Shining a Light on Autism
Raising Autism Awareness in our Community
April is national Autism Awareness month and throughout Lancaster County, local businesses and organizations are joining together to help raise awareness for this complex diagnosis. Here at Characters Pub, we are honoring the strides the Autism Spectrum Connections and LINK of Elizabethtown College have made in educating our community with our April Celebrity Bartending Night on Wednesday, April 29th from 5:00pm – 8:00pm. The evening was inspired by our bartender Bill Davis and his dedication to providing a loving, meaningful life for his son Chris. Joining in this very special evening of support for Autism Awareness is an extraordinary line-up behind our bar from Bill’s friends in the #DowntownLancaster restaurant community. We are excited to welcome celebrity bartenders Josh Funk of Annie Bailey’s Irish Pub & Restaurant, James Futty and Kevin Brown from The Fridge, and Joe Devoy of Tellus360.
While this is a special event, the emphasis on autism advocacy is a constant focus for Bill. Bill and his son Chris have been challenging the stereotypes of autism since Chris was born. Diagnosed with autism at birth, Chris has experienced numerous obstacles concerning his eating, speaking, sleeping and self-injurious behaviors. However, these challenges never deterred Chris’s father Bill from providing the best possible resources and attention to help his son grow. On a mild spring afternoon, we sat down with Bill, author of the books; Breaking Autism Barriers: A Father’s Story and Dangerous Encounters: Avoiding Perilous Situations with Autism, to learn more about Chris, his story, and ways to help raise awareness for this significant cause.
CP: Your son Chris was born with autism and early on doctors advised that Chris be institutionalized. You refused to give up on your son and began a center that specializes in Applied Behavior Analysis therapy (ABA). What advice or insights can you offer families faced with the challenging decision of what steps to take following an autism diagnosis?
Bill: Get started, don’t deny or feel guilty. Empower yourself with knowledge about the resources, therapies, and medications that are available to you and your child. Understand that this is not the end of the world, you can talk with family and friends for support. Remember to treat your child like a child first, they are not an experiment, and trying to understand the “whys” to your child’s behaviors will help you determine the best course of action to help them grow. Modify techniques to discover what works for your child and remind them that they are different in a beautiful way, and that they are loved. For a child with autism, everything is a process, from responding to a question to getting ready in the morning. Try to frame situations so your child can better understand what is happening and what is coming up next.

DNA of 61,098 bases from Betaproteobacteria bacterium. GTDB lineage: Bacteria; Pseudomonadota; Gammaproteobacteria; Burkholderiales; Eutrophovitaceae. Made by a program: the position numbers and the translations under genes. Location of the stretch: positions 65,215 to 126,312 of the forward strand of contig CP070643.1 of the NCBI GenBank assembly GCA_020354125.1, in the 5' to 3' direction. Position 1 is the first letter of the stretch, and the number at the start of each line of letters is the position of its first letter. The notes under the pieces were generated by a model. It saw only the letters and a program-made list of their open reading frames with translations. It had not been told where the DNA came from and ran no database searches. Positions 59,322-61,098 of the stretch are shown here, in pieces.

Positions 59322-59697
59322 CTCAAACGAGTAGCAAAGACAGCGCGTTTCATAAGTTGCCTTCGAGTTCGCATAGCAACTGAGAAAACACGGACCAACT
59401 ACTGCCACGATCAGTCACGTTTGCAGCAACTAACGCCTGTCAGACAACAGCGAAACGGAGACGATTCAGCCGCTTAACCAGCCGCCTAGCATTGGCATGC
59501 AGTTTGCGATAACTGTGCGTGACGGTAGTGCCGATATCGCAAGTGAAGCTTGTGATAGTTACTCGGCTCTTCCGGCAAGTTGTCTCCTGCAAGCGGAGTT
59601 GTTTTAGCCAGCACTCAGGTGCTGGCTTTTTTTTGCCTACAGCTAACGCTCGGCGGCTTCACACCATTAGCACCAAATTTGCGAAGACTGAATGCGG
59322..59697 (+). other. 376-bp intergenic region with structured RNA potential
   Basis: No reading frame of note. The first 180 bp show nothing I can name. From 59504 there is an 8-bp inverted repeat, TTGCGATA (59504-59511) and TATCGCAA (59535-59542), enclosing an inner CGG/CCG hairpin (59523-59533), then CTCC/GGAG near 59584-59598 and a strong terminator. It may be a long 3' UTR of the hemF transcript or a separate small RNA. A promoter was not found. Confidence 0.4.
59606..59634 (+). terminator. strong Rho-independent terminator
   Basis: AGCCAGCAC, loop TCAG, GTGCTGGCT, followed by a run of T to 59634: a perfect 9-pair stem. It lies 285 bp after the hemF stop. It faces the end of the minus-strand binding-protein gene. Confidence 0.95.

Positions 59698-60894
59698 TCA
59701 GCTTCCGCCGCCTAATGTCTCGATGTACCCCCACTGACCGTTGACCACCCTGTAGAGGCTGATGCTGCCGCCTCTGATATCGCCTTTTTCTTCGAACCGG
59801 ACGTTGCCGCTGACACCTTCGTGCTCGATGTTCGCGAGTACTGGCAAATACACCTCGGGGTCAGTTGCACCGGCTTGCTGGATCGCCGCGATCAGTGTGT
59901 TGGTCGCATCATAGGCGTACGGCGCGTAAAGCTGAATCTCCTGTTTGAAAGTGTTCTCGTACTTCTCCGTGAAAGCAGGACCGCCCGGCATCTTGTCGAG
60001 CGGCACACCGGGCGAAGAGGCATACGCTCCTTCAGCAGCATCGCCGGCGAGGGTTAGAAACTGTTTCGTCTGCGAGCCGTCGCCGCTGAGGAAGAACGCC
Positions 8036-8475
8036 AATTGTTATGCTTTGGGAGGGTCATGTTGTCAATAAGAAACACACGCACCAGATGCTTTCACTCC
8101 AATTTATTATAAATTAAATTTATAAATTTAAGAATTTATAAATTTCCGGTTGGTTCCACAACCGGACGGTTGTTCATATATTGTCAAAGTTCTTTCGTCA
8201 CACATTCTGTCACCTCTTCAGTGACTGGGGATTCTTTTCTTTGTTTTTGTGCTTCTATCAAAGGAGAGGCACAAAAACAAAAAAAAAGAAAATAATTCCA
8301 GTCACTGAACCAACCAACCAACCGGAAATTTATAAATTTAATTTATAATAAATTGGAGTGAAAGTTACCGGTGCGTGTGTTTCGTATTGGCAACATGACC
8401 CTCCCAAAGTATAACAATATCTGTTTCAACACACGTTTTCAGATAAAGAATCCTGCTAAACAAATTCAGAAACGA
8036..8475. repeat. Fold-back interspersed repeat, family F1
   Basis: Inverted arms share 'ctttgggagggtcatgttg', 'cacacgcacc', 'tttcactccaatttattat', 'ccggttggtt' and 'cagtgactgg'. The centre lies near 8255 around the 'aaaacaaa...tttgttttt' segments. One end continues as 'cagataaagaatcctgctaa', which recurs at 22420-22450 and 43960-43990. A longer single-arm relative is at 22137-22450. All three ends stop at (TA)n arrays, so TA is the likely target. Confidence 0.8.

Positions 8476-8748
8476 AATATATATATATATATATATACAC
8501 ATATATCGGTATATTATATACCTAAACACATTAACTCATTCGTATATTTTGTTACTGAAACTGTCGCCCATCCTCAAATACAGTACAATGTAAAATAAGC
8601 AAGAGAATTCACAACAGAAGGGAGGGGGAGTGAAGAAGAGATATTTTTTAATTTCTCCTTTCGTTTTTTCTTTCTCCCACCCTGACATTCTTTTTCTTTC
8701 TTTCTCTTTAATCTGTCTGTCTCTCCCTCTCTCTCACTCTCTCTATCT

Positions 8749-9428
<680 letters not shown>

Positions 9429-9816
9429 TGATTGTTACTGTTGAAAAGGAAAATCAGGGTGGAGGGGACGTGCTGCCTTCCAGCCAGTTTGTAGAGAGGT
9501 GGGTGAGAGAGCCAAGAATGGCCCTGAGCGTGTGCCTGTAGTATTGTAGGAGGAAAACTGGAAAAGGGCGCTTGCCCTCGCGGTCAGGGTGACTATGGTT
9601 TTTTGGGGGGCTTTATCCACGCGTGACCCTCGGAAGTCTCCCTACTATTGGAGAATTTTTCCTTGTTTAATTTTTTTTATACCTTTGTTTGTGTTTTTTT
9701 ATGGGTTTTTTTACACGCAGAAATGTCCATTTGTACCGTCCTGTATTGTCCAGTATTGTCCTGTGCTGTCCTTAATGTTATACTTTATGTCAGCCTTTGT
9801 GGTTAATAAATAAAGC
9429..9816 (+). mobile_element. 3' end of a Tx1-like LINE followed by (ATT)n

CP: Applied Behavior Analysis therapy is defined by Applied Behavioral Strategies as, “a discipline that employs objective data to drive decision-making about an individual’s program. That is, data is collected on responses made by the individual to determine if progress is being made or not; if there is no progress under a particular intervention, we need to reevaluate the program and change it so that the child begins to make progress.” Can you please explain some of the techniques or methods used in ABA, and how this approach has helped Chris grow and flourish.
Bill: Simply put, ABA is a method of teaching that focuses on rewarding positive outcomes. Play and conversations are very important to helping your child build their understanding of their surroundings. Building on associations and using teaching moments can help your child make connections. Through a partnership with Rutgers University, Chris received these therapies, which were very innovative at the time. They helped us figure out how Chris learns and the best methods to communicate with him. It is an ongoing process to try to figure out what the best techniques are for your child. Try not to get discouraged, you are learning too.
CP: According to a study published in conjunction with Autism Speaks, autism now affects 1 in 68 children and 1 in 42 boys. This is a staggering number and many families may be feeling overwhelmed. What are some resources you found helpful and would suggest to other families?
Bill: Knowledge is key. Connect with local organizations that offer community resources, information on local laws, as well as access to great teachers and support meetings. Learn about state regulations regarding special education, and empower yourself with a legal understanding in order to know your child’s rights. There are many websites that offer information for parents, including Wrights Law, where you can look up cases and get informational books. Cure Autism Now (C.A.N) is also a great online resource for families as well as ASERT, which is a Pennsylvania based resource center. Read often. Two books that have brought autism awareness into the public conversation are; Far from the Tree: Parents, Children and the Search for Identity and The Curious Incident of the Dog in the Night-Time. Try to take in as much information as you can on the laws, education outlets and resources for your child. Conferences are also a great way to make connections and gain a better understanding.
We want to thank Bill for taking the time to speak about this powerful topic. The following is a video Bill and Chris shot for The Autism Site. This video further explains their experiences and the growth Chris has displayed.
Please feel free to leave any comments or questions for Bill in the comments section below. For more information on how you can help advocate for individuals with autism, please contact Lancaster Autism Services.